Bereavement Care: Irish Hospice Foundation. The development of a framework to support bereaved children and young people: the Irish Childhood Bereavement Care Pyramid Building a Model to support bereaved children in Ireland.To develop a conceptual language to help those coming into contact with bereaved children to begin to craft appropriate responses. Based on data from Carroll 2010 (unpublished thesis).

N/A Based on data from Carroll 2010 (unpublished thesis). Further work is required to resource the adoption, promotion and the development of training based on the model.Akerman, R.,Statham, J. (2014) Bereavement in childhood: the impact on psychological and educational outcomes and the effectiveness of support services. London: Childhood Wellbeing Research Centre (CWRC), Thomas Coram Research Unit, Institute of Education. Bereavement in childhood: the impact on psychological and educational outcomes and the effectiveness of support services.

To provide a brief overview of educational and psychological outcomes for children and young people bereaved of a parent or sibling, and the effectiveness of services provided for this group. Literature review. Key words: children, young people, bereavement, death, grief, education, achievement, emotional wellbeing, mental health, impact and outcomes – and combinations of these and similar terms Searched on:British Education Index, Australian Education Index, ERIC and PsychInfo databases, and Google Scholar – post 2000 studies only. Schools, as the place where most children spend a large part of their daily lives, could play an important part in ensuring that the needs of bereaved children are recognised and responded to in an appropriate fashion.

Most children do experience some negative impact on psychological wellbeing in the short term (up to a year) from bereavement of a parent or sibling. Significant difficulties may continue to emerge – and in some cases intensify – for at least two years following the death.McGovern, M., Tracey, A. (2010) A comparative examination of schools’ responses to bereavement and the associated needs of the school community in Galway, West of Ireland and Derry, Northern Ireland, Pastoral Care in Education. London: Taylor & Francis. A comparative examination of schools’ responses to bereavement and the associated needs of the school community in Galway, West of Ireland and Derry, Northern Ireland, Pastoral Care in Education.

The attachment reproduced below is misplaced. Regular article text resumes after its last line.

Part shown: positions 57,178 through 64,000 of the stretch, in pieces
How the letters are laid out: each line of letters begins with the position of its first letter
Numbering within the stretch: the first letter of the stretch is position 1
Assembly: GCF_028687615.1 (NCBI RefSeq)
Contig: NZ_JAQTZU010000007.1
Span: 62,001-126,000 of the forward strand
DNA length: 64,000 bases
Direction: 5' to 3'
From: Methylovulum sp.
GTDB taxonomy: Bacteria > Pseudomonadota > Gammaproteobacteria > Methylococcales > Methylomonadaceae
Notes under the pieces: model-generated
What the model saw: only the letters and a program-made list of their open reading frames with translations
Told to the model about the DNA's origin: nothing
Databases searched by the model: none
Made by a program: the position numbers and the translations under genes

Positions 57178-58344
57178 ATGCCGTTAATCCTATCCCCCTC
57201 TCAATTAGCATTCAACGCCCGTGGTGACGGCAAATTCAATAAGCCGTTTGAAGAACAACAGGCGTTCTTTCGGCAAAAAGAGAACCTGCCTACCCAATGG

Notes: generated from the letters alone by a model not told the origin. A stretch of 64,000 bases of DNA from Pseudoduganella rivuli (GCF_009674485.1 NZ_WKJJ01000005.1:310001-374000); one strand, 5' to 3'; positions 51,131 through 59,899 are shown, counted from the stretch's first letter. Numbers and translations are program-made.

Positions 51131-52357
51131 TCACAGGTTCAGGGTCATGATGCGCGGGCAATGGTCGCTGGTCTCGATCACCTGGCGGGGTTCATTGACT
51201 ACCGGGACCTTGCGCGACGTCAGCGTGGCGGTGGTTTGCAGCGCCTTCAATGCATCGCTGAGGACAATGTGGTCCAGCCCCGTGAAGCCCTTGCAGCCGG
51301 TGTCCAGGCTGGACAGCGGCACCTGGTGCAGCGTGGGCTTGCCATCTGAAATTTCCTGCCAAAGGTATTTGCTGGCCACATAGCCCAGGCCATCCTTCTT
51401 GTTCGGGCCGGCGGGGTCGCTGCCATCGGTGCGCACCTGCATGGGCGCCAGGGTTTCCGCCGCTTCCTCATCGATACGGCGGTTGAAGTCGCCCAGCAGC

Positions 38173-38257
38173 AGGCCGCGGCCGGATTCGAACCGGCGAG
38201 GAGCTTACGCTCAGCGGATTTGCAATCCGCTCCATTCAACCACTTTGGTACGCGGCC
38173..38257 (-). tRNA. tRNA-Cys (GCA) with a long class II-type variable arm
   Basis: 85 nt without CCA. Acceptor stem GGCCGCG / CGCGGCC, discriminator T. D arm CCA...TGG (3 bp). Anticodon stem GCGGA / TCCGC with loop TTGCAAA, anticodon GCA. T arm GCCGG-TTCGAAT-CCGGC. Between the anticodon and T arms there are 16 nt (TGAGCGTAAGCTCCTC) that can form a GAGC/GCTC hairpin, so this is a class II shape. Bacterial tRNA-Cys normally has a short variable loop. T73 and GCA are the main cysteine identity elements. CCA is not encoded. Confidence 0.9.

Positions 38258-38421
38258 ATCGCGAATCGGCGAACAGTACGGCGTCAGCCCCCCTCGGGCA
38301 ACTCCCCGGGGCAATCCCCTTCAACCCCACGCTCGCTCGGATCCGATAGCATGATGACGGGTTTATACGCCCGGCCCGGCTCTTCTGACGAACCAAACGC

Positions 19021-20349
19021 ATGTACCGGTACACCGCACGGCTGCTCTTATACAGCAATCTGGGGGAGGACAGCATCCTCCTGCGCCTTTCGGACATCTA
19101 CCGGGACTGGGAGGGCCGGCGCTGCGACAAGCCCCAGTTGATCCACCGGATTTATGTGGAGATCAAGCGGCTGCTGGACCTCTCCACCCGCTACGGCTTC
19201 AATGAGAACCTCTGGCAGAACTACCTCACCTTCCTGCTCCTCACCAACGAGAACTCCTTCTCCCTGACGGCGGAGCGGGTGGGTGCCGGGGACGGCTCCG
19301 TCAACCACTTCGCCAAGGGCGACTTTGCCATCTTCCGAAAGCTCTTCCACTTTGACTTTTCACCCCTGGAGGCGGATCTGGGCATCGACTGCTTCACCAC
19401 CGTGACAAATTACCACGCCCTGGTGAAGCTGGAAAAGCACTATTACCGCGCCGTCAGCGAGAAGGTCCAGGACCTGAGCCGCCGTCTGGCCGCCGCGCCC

To compare how schools in Galway, Republic of Ireland and Derry in the North of Ireland (cities located within two independent jurisdictions in Ireland) manage and respond to bereavement. Survey sent to schools, the ‘Loss in Schools’ questionnaire. 38 surveys from Galway schools. 35 surveys from Derry schools. 10 question survey.

In both places some schools reported that loss is included in their school’s policy documents but not formally included in the curriculum. 83% in Galway and 35% in Derry did not have a school policy for dealing with bereavement. Some teachers attended training days, although short term in both places. Teachers in both places uncomfortable with raising the issue of death with their class.There is a need for clear policy and training for teachers on the issue of bereavement and loss.

Dowdney, L. (2000) Childhood Bereavement Following Parental Death. UK; University of Surrey.

Childhood Bereavement Following Parental Death This article examines the evidence supporting Black’s(1978) conclusion that bereavement is a risk factor forpsychopathology. Both child outcome and the possiblemoderating and mediating variables that influence out-come are considered. Literature review Literature review Literature review Mild depression is frequent, and canpersist for at least a year after parental death. However,when clinically referred children are excluded, psychiatricdisorder characterises only a very small minority ofchildren.

Note the absence of longitudinal studies around bereavement.